The Tablet was equally forthright over its other favourite issue – Irish nationalism. Irish immigrants – lay and clerical – brought to New Zealand firm views on politics and education, and a tradition of agitating over their grievances. In 1868 a minor riot involving Fenians (supporters of Irish nationalism) and their opponents on the West Coast showed how little tolerance most settlers felt towards colonists who placed Irish patriotism before loyalty to Britain. There were other skirmishes between Protestants and Catholics, as in 1879 when Irish Catholics attacked Protestant gatherings in Timaru and Christchurch. The violence of the land war in Ireland aroused fear and suspicion in New Zealand, as did the potential for Irish home rule to endanger the unity of the British Empire. Long after colonial-born Catholics made up the bulk of the typical congregation, the Catholic Church in New Zealand was unable to escape its divisive Irish heritage.
Surprisingly, one of the most outspoken New Zealand advocates of Irish nationalism was the English-born Francis Redwood. He was said to be the youngest Catholic prelate (senior church leader) in the world when appointed Bishop of Wellington in 1874, aged 34, and the oldest when he died in 1935, at the age of 95. Redwood was a strong advocate of home rule for Ireland, and later of Sinn Fein, the Irish nationalist political movement. Prominent English Catholic families in 19th-century New Zealand included Petre, Weld, Vavasour and Clifford.
References to the Māori haka in Irish author James Joyce’s novel Finnegan’s wake probably derive from his sister Margaret, who served as a Catholic nun in New Zealand. In 1909, 25-year-old Margaret Joyce (who took the name Sister Mary Gertrude) arrived at All Saints Convent of Mercy in Greymouth with three other Irish novices (trainee nuns). Sister Mary Gertrude taught piano and singing at Greymouth, Rūnanga and Brunner until 1949, when she moved to the convent in the Christchurch suburb of Papanui, and began teaching at the Loreto School. She never returned to Ireland and retired from teaching just three weeks before her death, aged 80, in 1964.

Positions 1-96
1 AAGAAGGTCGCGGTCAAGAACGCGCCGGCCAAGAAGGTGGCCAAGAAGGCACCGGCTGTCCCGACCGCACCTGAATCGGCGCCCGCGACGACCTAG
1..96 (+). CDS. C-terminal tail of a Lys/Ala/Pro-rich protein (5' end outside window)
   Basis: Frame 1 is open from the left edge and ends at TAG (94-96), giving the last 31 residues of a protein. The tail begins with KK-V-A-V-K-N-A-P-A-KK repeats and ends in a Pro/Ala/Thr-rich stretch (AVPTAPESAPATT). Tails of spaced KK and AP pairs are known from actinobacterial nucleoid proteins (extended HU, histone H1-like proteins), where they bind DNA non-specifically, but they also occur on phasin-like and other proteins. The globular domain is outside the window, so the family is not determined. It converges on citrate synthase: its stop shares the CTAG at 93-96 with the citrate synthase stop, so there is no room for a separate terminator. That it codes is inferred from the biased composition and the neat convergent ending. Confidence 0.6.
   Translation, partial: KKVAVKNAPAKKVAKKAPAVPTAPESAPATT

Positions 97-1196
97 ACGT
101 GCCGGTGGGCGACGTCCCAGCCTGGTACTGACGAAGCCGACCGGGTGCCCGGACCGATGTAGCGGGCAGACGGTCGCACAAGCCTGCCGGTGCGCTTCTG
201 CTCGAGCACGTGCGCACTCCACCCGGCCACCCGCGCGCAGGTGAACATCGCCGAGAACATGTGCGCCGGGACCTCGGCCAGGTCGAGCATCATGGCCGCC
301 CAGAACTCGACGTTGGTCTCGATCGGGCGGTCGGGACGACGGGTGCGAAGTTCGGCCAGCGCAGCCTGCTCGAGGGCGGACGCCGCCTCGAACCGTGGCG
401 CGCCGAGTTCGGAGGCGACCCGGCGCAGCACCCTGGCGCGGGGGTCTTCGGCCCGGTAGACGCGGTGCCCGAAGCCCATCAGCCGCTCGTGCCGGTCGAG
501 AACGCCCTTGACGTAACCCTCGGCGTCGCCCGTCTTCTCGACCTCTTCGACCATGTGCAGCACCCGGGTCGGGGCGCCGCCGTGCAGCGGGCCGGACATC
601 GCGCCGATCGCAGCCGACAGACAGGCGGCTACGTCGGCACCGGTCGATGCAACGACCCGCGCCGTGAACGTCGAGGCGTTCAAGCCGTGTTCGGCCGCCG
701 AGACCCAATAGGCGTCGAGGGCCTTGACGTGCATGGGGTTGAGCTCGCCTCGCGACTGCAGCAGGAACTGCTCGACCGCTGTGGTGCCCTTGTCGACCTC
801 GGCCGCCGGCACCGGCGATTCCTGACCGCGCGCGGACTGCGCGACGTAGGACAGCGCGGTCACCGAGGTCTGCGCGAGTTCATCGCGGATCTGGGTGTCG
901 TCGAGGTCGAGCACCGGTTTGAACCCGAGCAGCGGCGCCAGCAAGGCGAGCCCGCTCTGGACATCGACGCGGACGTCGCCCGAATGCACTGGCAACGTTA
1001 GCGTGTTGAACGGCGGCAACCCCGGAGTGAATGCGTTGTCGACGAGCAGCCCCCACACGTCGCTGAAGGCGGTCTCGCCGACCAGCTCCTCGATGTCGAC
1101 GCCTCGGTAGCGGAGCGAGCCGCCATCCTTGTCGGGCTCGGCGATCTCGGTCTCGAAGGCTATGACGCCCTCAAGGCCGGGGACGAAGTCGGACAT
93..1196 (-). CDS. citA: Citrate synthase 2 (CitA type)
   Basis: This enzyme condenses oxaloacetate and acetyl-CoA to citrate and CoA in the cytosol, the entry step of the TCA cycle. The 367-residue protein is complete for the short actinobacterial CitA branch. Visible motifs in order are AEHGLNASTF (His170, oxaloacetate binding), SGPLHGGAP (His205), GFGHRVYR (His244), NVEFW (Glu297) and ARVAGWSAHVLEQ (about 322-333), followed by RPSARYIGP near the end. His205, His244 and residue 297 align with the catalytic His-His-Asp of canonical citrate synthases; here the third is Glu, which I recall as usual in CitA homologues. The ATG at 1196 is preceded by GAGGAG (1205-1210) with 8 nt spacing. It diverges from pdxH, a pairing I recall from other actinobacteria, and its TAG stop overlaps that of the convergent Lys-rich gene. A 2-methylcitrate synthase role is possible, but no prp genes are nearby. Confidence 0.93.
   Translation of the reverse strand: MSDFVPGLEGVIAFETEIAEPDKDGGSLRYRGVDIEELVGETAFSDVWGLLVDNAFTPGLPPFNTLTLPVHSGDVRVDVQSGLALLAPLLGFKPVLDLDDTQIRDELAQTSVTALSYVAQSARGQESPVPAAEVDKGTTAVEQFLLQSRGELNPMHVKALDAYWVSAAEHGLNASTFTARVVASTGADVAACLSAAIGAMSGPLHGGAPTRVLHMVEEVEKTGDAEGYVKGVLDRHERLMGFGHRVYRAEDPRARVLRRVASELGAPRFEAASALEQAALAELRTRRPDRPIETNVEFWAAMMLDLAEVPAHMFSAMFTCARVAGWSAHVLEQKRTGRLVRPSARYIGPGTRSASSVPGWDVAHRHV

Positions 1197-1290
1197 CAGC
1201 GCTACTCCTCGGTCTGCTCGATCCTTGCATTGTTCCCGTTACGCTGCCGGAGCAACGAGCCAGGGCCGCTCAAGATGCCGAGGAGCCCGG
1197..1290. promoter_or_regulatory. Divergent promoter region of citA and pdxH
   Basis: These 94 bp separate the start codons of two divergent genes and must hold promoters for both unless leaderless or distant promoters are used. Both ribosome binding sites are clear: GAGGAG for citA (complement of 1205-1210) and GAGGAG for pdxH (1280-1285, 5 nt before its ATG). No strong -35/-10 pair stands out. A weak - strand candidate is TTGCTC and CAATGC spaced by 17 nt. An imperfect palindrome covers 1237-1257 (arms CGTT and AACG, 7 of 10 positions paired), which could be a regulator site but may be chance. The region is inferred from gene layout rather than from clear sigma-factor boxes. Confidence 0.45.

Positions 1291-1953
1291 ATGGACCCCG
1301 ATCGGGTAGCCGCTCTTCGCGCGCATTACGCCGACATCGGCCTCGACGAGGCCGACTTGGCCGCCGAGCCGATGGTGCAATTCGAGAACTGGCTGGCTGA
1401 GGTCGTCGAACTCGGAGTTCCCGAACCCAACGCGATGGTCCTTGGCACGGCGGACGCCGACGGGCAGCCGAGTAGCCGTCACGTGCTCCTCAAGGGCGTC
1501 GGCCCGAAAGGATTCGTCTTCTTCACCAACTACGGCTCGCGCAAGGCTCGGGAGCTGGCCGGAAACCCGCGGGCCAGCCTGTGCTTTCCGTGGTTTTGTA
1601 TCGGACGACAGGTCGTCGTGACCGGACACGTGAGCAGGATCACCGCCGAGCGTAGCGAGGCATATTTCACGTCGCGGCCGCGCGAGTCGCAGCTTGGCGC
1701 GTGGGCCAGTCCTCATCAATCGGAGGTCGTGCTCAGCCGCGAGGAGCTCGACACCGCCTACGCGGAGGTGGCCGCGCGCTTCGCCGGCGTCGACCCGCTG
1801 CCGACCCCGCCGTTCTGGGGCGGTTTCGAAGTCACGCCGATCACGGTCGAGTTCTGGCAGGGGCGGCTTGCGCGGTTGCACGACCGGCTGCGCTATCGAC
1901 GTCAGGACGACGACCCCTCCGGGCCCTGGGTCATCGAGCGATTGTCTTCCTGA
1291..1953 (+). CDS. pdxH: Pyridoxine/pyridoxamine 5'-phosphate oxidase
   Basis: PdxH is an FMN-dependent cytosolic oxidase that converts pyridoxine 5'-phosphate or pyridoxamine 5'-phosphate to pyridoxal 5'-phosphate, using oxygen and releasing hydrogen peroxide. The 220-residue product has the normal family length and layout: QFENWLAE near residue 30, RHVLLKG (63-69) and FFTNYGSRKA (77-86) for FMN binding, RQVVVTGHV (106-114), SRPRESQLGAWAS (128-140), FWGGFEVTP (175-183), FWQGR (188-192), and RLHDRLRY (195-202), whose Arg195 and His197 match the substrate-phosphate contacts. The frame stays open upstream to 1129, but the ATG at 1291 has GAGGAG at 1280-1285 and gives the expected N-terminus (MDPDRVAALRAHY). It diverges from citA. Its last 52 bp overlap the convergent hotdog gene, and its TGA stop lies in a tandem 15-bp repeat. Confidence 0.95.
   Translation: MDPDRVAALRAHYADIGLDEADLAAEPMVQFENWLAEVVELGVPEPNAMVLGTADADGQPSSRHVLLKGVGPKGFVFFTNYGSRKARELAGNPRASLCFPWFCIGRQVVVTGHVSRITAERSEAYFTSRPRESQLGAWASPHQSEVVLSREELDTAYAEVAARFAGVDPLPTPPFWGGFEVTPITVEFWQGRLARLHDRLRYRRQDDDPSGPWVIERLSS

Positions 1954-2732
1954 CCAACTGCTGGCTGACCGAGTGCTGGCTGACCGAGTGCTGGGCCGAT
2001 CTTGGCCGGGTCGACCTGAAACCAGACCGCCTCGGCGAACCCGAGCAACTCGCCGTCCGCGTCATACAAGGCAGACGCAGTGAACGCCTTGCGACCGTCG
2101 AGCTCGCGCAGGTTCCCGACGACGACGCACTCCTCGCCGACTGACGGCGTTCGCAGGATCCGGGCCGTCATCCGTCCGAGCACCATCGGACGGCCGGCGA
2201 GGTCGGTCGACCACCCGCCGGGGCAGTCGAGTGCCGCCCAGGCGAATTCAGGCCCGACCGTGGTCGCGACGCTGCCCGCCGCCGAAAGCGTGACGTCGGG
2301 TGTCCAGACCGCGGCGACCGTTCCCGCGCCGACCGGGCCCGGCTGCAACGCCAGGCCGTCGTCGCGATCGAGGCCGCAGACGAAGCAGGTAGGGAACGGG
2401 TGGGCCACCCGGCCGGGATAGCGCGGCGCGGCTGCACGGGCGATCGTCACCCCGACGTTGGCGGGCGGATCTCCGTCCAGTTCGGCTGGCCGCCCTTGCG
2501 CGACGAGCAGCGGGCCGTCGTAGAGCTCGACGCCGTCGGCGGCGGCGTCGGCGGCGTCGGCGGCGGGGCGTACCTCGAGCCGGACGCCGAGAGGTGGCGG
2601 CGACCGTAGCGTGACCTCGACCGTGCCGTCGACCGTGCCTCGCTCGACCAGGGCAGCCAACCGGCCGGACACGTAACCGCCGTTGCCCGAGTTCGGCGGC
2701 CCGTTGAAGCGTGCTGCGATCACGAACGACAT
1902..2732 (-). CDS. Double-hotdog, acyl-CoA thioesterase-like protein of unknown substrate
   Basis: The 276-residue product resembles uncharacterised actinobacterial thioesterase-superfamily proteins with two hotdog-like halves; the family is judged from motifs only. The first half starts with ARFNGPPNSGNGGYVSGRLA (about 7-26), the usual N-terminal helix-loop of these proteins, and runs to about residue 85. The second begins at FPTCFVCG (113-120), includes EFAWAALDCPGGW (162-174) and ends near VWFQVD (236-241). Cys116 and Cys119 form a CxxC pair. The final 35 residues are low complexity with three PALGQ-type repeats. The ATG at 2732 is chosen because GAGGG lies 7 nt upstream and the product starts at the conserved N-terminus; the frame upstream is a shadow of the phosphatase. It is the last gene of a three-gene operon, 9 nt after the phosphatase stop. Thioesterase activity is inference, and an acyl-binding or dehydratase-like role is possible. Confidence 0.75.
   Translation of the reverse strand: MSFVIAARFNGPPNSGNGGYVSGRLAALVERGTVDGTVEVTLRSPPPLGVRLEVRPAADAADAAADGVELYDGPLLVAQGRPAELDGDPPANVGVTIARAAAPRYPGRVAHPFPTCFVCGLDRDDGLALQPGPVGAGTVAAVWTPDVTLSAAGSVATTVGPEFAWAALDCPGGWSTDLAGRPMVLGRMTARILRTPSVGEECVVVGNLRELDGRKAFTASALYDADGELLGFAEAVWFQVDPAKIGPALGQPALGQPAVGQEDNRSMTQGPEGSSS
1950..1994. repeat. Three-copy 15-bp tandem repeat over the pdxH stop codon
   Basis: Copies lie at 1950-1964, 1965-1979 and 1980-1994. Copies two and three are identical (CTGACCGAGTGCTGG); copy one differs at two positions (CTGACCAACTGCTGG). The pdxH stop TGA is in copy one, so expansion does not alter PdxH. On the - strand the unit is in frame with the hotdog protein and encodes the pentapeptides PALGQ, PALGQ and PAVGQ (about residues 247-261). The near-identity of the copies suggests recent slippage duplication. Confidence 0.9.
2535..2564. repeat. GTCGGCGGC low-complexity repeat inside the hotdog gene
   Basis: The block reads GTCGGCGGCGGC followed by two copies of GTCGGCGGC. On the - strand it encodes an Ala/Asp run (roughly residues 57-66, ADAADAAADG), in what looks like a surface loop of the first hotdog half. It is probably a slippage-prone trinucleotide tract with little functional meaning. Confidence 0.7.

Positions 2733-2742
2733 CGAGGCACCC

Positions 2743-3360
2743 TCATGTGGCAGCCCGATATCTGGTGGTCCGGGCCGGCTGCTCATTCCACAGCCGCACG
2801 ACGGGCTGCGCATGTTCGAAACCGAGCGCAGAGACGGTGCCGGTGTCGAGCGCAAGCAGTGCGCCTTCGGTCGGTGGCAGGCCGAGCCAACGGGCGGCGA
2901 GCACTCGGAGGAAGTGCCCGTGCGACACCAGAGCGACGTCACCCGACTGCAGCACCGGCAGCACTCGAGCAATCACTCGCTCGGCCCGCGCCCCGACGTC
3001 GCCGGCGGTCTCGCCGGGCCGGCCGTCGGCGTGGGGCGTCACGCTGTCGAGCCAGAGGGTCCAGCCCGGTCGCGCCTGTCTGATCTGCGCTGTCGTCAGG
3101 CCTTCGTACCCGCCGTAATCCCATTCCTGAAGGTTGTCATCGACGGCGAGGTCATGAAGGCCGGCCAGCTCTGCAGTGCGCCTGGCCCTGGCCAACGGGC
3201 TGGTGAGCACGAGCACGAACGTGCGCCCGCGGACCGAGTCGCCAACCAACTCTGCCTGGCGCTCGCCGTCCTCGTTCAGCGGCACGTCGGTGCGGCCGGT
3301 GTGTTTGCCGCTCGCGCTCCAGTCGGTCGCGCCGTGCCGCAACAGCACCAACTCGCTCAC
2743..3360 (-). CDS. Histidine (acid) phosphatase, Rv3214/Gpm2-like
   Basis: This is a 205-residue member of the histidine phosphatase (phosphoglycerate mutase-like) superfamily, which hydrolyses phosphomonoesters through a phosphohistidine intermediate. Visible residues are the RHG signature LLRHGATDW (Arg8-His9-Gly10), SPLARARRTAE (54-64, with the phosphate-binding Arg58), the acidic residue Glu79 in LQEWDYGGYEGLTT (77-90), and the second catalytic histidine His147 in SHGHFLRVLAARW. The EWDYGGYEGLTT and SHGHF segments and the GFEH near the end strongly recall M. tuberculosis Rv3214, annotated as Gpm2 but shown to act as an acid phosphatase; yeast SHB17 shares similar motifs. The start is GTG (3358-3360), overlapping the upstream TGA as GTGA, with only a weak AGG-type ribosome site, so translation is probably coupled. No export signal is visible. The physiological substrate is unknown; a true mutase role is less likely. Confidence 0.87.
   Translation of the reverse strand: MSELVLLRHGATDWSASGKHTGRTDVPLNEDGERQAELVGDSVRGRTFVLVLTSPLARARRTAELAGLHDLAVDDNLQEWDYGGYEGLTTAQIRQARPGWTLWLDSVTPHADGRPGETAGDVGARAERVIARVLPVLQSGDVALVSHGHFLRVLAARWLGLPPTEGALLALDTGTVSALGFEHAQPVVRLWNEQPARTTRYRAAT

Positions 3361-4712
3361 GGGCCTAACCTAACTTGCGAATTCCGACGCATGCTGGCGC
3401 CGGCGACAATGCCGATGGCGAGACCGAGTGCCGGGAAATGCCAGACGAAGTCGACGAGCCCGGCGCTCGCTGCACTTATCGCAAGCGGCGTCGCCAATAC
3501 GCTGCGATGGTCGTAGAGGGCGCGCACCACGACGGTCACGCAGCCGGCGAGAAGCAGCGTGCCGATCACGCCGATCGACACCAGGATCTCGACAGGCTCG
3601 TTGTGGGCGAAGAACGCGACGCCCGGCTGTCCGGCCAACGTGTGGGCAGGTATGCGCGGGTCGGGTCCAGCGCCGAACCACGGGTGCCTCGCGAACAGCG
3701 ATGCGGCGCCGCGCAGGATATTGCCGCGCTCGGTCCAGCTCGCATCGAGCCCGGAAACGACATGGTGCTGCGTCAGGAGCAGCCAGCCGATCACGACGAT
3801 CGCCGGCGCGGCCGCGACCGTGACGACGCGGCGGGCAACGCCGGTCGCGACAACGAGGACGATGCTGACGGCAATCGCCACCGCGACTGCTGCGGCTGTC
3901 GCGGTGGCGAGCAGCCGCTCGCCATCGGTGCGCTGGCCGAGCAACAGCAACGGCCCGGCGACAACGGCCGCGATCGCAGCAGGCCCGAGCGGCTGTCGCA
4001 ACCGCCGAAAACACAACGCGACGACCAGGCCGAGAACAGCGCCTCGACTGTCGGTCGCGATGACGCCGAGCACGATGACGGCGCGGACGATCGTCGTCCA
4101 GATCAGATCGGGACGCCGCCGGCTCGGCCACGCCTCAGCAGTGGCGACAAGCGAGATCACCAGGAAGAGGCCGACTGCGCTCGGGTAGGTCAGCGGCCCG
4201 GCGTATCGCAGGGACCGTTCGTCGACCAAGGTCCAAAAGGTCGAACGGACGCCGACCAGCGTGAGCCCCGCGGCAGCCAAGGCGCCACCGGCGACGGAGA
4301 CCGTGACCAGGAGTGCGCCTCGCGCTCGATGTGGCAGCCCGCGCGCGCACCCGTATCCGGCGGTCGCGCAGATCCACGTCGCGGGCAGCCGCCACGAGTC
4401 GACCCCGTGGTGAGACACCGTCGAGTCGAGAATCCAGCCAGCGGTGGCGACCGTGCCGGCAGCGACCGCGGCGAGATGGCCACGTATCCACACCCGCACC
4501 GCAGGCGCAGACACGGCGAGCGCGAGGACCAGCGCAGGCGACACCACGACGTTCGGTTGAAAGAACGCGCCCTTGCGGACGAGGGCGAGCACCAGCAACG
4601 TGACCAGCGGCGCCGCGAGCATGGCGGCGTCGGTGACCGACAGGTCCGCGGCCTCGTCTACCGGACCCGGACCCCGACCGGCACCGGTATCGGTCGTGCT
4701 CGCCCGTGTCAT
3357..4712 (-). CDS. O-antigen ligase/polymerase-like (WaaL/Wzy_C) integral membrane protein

Redwood’s appointment in 1887 as metropolitan (archbishop) was a recognition that New Zealand Catholicism was developing its own identity, separate from Australia. Another proof of this came in 1899 when Rome ordered the first provincial council of New Zealand to be held. The council agreed to set up a national seminary (school) for secular clergy (ministers who do not belong to a religious order), and Holy Cross College opened in Mosgiel in 1900. By then the Marist seminary in Hawke's Bay had been going for a decade. Both later transferred to Auckland.
The Education Act 1877 introduced free, secular and compulsory primary education. Catholics set up a rival network of church schools, as separate education by Catholic teachers was considered vital to protect the faith of Catholic youth. Their schools were staffed by a host of immigrant religious orders, mostly from Ireland. The battle to build, staff and fund these schools gave the Catholic community a focus for its energy, as well as a burning political cause to win funding from the state. That cause failed, and the school system was sustained for over a century by the donated pennies of the faithful and the almost unpaid labour of hundreds of devoted men and women.
Joseph Ward was the most prominent early Catholic prime minister in New Zealand, but not the first. In 1864–5, Frederick Weld was premier of New Zealand (the title formerly used in place of prime minister). In 1935 another Catholic, Michael Joseph Savage, became prime minister in the first Labour government. National Party leader Jim Bolger became the first New Zealand-born Catholic prime minister in 1990 (Weld was born in England, Ward and Savage in Australia). In 2016, National Party leader Bill English became the second.